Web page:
desire them. By normal processes of progressive thought, by almost unconscious adaptation of mild improvements upon old ways, are new conditions recognized and means to meet them adopted. At last, so large is the progress, so definite the sum of the small and gradual betterments, that the people frankly agree to an open change in the organic law in order to comprehend and retain them.
Constitutional Convention of 1787.—The historian John Fiske says that the members of this Convention contained among themselves a greater amount of political sagacity than had ever before been brought together within the walls of a single room. The best and wisest men in the country were present. Washington was chosen president of the Convention. Among the ablest of the members were Benjamin Franklin, James Wilson, and Gouverneur Morris of Pennsylvania; Alexander Hamilton of New York; Oliver Ellsworth of Connecticut; Rufus King of Massachusetts; Charles C. Pinckney of South Carolina; and James Madison of Virginia.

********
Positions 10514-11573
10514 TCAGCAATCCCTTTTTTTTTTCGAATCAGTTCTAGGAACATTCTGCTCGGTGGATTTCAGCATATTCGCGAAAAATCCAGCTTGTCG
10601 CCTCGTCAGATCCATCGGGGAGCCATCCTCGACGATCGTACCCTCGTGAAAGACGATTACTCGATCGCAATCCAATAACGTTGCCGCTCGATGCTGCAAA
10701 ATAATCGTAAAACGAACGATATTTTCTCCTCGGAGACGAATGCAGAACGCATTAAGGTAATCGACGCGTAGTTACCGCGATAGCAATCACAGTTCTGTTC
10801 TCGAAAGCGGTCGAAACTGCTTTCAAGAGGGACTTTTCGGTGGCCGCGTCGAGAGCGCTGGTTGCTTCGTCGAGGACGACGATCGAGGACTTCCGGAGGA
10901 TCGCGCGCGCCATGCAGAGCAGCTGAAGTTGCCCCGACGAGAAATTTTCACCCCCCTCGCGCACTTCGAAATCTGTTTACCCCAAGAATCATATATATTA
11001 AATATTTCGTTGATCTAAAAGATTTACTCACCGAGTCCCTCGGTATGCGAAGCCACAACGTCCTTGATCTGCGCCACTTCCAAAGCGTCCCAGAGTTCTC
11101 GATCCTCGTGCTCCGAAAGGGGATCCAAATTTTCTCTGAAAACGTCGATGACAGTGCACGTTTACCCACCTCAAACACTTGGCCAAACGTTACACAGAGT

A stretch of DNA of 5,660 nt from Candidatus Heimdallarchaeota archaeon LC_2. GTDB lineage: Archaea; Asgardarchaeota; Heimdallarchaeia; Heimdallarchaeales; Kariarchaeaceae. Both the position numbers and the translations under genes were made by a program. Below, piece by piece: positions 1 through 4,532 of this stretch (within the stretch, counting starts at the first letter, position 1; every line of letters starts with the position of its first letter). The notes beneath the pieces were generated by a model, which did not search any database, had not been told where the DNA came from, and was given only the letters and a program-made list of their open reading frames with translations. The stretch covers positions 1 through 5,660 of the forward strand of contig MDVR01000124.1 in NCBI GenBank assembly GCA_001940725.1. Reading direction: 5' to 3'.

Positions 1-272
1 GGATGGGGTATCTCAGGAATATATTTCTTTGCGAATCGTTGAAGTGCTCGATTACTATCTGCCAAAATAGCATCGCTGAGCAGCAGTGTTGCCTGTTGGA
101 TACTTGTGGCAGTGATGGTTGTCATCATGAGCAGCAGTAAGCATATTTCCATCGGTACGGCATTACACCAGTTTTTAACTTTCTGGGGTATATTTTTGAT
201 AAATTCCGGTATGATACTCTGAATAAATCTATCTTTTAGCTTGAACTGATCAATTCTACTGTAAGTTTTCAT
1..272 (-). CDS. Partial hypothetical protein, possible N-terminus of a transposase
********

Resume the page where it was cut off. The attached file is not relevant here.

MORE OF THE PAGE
Organization of the Government in 1789.-The first task which came upon the Congress of the United States in 1789 was the organization of the government. The fact that the organization to-day is essentially unchanged from that which was then established shows how well this work was done. Four of the executive departments were established: State, Treasury, War, and Justice. At the head of these departments Washington placed respectively Thomas Jefferson, Alexander Hamilton, Henry Knox, and Edmund Randolph. John Jay was appointed Chief Justice of the Supreme Court. In this connection the historical order of the establishment of the executive departments has value in the study of civics.